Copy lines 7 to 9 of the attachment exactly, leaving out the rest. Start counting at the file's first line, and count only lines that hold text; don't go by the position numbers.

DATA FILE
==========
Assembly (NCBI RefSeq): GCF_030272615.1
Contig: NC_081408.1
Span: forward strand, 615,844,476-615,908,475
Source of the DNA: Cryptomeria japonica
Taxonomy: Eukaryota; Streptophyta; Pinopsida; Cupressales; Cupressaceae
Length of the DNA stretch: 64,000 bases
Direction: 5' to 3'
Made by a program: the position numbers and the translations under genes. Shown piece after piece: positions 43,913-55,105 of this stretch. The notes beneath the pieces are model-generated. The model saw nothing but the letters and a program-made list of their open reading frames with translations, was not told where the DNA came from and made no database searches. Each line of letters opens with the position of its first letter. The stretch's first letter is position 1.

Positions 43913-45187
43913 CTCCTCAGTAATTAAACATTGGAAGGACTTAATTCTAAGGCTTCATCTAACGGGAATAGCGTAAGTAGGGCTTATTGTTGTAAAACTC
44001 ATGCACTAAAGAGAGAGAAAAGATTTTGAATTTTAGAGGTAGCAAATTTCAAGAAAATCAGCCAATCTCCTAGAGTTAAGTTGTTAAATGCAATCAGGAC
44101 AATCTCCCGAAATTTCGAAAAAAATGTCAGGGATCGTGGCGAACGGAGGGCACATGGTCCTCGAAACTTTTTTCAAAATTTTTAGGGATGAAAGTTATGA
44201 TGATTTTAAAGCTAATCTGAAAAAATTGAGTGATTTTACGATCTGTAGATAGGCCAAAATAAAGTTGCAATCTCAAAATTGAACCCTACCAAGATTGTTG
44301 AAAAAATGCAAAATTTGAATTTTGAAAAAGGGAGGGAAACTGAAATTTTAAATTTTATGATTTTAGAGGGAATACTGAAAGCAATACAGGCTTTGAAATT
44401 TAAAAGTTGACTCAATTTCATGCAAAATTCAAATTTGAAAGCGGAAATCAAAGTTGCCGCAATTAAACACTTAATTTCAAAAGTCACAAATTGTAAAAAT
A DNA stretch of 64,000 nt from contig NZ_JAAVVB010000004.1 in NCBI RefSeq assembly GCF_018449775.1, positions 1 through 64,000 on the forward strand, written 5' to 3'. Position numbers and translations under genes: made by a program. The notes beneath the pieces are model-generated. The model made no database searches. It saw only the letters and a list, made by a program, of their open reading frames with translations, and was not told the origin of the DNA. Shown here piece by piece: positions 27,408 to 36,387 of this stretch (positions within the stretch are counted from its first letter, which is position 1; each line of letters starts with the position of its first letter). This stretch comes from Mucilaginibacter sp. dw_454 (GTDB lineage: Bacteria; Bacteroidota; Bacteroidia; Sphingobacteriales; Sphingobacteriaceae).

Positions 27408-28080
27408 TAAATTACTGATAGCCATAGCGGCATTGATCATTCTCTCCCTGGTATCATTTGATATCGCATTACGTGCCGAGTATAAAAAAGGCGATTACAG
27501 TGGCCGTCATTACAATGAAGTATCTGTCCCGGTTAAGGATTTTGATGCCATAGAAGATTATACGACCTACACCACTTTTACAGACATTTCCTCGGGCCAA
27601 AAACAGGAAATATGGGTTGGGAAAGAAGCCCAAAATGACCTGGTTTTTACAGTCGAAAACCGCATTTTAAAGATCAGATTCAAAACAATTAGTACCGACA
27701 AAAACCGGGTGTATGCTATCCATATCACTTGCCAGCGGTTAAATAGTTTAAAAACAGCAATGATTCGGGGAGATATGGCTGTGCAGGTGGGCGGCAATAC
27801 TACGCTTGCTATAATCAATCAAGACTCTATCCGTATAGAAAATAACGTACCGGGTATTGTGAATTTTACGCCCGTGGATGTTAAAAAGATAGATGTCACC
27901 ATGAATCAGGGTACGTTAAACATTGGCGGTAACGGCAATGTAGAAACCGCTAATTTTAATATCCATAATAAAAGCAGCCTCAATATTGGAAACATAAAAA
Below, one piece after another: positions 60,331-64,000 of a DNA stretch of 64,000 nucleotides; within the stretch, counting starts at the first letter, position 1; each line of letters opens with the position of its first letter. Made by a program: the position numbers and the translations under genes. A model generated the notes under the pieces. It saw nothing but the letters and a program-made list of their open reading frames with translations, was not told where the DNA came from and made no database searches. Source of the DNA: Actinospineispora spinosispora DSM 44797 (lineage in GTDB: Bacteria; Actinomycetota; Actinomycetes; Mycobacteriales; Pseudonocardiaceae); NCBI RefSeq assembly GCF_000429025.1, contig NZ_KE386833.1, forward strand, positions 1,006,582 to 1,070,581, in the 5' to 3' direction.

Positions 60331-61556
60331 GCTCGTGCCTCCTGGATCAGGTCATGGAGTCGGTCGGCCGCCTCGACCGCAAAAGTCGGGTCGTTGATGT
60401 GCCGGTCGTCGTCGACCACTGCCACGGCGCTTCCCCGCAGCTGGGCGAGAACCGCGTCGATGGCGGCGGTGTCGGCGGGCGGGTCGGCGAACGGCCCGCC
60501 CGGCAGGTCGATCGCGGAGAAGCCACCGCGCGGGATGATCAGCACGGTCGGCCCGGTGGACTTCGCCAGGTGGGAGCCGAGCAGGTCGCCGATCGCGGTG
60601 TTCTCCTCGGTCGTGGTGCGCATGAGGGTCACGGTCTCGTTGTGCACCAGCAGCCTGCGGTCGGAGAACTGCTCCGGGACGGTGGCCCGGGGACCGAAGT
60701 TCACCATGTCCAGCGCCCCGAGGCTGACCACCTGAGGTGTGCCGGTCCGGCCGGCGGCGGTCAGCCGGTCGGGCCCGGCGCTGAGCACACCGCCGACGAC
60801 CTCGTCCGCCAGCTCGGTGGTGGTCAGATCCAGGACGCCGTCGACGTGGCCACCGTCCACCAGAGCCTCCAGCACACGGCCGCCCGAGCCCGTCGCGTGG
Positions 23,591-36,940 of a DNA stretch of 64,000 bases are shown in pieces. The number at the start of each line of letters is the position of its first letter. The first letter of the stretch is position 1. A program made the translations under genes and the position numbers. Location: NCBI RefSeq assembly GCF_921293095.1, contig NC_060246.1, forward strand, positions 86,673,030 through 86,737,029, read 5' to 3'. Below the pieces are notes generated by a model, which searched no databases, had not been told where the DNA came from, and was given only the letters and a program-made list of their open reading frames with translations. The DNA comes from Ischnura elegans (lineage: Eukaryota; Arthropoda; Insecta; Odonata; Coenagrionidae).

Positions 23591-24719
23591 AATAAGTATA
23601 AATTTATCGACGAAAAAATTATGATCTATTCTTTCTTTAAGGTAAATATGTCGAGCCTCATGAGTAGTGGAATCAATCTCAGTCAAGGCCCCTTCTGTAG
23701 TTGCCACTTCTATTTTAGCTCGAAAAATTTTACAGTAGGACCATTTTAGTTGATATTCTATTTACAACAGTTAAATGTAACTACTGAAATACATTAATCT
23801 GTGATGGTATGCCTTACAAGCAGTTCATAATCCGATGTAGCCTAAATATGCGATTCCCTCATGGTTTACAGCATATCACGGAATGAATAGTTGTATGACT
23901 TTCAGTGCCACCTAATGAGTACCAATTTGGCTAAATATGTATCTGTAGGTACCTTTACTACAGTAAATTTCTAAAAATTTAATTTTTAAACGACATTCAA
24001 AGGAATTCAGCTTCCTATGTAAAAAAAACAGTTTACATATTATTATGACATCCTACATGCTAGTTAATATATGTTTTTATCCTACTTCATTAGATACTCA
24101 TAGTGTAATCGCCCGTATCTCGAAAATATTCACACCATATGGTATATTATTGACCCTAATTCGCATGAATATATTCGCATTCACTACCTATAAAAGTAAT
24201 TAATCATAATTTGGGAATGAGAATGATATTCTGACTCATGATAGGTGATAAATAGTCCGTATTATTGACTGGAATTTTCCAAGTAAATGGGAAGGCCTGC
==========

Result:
Direction: 5' to 3'
Made by a program: the position numbers and the translations under genes. Shown piece after piece: positions 43,913-55,105 of this stretch. The notes beneath the pieces are model-generated. The model saw nothing but the letters and a program-made list of their open reading frames with translations, was not told where the DNA came from and made no database searches. Each line of letters opens with the position of its first letter. The stretch's first letter is position 1.

Positions 43913-45187